In an adjudication, it is not unusual for a party who is unhappy with the nominated adjudicator to allow the time to lodge a Referral to expire, then to re-issue the Notice of Adjudication and seek appointment of an alternative person. The question as to whether a party can legally go ahead with another reference for the same dispute was addressed in the recent decision of Lanes Group plc v Galliford Try Infrastructure Limited (April 2011).
Galliford Try Infrastructure (GTI) was the main contractor engaged to carry out refurbishment works at Inverness Train Maintenance Depot. GTI engaged Lanes as a sub-contractor for roofing and glazing works. Disputes arose between them. The sub-contract was a standard form which referred to the ICE adjudication procedure. The sub-contract required the Referring Party, within two days of the appointment of an Adjudicator, to send the Adjudicator the Referral Notice.
In March 2011, GTI served on Lanes a Notice of Adjudication and sent an application to the ICE for the appointment of an Adjudicator. GTI suggested that the Adjudicator who had acted in a previous dispute be appointed. Lanes' claim consultants objected on the basis that the previous adjudication was not handled to Lanes' satisfaction. Accordingly, the ICE appointed a second Adjudicator. This time GTI's solicitors objected. They considered it would be difficult for the new Adjudicator to be seen to be impartial in these proceedings due to a history of dealings between GTI's solicitors and the Adjudicator. They did not issue the Referral to that Adjudicator but instead served a new Notice of Adjudication and sought an appointment of a third Adjudicator. The ICE appointed a new Adjudicator even though the other Adjudicator had not yet resigned from his position.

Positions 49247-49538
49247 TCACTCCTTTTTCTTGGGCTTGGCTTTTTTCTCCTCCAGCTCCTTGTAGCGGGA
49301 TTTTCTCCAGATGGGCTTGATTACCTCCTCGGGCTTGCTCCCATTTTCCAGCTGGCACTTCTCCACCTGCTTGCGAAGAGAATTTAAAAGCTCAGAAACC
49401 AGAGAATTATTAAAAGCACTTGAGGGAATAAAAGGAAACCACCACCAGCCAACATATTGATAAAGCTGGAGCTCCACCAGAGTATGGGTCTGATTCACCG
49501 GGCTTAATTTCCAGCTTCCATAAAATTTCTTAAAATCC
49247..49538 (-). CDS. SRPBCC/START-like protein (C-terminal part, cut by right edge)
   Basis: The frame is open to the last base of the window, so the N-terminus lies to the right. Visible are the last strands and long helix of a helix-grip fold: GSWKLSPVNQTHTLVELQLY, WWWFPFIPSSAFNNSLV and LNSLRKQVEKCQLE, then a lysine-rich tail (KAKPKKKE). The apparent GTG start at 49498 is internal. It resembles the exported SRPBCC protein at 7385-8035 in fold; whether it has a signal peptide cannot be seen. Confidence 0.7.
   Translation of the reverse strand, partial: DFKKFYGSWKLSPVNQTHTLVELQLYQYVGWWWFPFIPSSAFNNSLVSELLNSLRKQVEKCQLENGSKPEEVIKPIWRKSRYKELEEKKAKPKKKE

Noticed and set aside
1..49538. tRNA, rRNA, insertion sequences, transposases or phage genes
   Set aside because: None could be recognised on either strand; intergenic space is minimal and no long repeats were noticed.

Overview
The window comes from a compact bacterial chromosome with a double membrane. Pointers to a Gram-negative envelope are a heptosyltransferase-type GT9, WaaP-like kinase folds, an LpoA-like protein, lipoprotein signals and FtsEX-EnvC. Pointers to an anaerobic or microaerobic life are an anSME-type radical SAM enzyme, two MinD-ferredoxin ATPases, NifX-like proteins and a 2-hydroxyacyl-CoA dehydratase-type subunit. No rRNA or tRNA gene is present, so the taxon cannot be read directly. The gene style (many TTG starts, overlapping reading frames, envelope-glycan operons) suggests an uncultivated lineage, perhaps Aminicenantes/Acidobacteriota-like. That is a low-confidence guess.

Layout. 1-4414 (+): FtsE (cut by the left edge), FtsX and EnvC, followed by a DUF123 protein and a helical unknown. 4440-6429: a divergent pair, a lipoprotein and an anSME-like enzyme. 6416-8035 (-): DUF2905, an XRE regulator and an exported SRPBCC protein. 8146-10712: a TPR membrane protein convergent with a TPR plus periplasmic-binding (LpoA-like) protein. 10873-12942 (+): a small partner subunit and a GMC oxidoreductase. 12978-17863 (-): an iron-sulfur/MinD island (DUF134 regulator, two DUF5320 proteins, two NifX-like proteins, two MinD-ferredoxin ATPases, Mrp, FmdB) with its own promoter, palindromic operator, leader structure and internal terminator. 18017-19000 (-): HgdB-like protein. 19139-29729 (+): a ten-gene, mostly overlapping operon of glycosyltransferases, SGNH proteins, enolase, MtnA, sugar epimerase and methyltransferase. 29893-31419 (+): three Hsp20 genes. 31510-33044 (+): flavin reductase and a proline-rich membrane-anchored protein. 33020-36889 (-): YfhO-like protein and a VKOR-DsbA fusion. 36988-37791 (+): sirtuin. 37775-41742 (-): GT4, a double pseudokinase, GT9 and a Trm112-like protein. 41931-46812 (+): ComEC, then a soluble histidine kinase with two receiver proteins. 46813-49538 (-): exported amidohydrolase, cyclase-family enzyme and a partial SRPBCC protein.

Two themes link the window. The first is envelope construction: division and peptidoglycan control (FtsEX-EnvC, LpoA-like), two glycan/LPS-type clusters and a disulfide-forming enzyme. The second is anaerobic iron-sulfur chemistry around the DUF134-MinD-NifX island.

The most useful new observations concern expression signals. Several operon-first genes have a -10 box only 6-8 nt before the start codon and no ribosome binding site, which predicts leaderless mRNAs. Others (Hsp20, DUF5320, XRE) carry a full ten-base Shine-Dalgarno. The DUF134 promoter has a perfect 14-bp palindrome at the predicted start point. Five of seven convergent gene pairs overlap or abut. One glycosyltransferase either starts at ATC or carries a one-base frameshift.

On 1 April 2011, Lanes sought an injunction to prevent GTI from "continuing or making further applications to adjudicate a particular dispute". Lanes contended that GTI's conduct was "unfair, unreasonable and oppressive and amounts to a breach of the adjudication agreement and/or is an abusive process which ought properly to be restrained by the court".
Lanes argued that there was a breach of the adjudication agreement in that there was a "deliberate and conscious" refusal on the part of GTI to serve the Referral within the agreed time period such that the adjudication could not proceed. GTI argued that this concept of breach has no place in the context of adjudication agreements in circumstances where the 1996 Act applies to the construction contract, on the basis that if the adjudication agreement is unenforceable the statutory scheme replaces it.
Mr Justice Akenhead agreed with GTI. He held that a party cannot lose its right to adjudicate by in some way breaching an adjudication agreement. The concept of breach does not apply to statutory rights.
The Judge did accept that there could be a breach of the adjudication agreement by either party (by not serving the Referral documentation), and that might result in damages. However, such damages would be small and possibly non-existent.
The key point here is that parties who decide (for whatever reason) not to serve a Referral following a Notice of Adjudication will not be prevented from issuing a further Notice of Adjudication. Although there has been a technical breach of the adjudication agreement, the damages will be nominal. This suggests that "Adjudicator shopping" while not gaining a seal of approval from the court, will at least not be prevented by it.